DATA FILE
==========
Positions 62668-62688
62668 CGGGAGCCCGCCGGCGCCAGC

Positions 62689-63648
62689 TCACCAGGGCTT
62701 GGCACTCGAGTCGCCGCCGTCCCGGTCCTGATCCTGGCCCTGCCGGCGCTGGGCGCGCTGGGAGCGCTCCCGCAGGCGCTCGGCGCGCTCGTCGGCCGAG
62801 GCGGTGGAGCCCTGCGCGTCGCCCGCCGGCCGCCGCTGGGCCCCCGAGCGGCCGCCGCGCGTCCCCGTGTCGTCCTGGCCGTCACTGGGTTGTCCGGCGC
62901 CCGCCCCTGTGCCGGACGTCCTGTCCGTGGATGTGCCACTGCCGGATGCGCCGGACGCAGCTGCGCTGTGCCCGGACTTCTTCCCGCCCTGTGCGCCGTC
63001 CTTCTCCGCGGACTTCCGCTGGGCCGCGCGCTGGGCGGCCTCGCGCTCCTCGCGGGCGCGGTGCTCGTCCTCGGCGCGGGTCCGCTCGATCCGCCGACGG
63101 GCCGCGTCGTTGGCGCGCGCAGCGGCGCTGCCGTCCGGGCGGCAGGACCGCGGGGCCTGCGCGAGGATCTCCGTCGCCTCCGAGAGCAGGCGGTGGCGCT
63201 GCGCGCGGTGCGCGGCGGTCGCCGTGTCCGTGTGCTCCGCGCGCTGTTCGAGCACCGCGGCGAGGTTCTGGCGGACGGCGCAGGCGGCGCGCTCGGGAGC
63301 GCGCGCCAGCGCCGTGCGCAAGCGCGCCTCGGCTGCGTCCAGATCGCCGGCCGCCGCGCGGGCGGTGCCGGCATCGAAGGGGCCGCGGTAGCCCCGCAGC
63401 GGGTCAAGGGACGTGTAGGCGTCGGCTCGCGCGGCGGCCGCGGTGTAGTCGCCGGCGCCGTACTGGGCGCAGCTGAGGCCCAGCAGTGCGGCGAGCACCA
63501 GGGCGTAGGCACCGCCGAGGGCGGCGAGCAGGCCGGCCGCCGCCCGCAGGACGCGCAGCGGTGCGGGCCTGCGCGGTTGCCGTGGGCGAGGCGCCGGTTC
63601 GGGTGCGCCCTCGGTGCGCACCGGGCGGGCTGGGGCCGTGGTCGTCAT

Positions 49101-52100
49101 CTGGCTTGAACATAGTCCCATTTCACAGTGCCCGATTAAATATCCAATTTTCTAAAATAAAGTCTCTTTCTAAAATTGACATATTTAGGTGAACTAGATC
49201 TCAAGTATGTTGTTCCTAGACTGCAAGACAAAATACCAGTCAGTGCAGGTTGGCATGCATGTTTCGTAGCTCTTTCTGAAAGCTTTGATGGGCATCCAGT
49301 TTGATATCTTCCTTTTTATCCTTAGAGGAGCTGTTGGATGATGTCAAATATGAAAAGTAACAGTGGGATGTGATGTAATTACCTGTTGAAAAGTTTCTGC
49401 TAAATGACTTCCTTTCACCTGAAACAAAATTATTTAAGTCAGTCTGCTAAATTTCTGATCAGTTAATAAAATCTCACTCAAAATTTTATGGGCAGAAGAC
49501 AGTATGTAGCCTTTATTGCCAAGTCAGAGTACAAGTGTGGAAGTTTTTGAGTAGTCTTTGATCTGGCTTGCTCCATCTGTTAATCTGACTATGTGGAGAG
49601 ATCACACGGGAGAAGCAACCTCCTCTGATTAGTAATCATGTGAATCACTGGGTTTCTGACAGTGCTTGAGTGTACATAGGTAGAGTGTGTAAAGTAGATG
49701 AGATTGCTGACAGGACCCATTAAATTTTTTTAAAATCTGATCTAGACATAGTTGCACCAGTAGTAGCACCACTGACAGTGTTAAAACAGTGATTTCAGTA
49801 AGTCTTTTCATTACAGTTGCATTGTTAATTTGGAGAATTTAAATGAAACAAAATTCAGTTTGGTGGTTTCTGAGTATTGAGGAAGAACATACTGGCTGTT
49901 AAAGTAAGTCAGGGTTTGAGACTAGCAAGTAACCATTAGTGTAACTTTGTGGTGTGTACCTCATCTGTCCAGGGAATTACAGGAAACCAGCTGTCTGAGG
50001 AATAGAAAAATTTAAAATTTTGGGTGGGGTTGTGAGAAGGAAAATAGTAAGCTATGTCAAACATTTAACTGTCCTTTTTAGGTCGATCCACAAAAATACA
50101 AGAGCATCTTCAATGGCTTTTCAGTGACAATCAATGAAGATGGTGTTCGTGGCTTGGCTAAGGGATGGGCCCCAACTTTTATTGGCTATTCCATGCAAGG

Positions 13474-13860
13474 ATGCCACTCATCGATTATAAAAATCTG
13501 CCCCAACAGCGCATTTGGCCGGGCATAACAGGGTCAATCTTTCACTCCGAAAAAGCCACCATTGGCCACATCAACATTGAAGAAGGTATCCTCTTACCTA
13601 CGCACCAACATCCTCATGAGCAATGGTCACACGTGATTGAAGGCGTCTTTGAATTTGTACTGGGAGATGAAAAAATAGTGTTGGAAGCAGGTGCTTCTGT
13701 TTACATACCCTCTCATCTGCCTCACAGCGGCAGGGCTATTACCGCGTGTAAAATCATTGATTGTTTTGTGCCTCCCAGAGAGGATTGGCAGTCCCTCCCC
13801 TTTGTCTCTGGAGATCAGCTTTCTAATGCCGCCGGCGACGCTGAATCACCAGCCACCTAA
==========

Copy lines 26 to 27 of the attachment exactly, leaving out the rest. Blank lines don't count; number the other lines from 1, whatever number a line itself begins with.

50101 AGAGCATCTTCAATGGCTTTTCAGTGACAATCAATGAAGATGGTGTTCGTGGCTTGGCTAAGGGATGGGCCCCAACTTTTATTGGCTATTCCATGCAAGG

Positions 13474-13860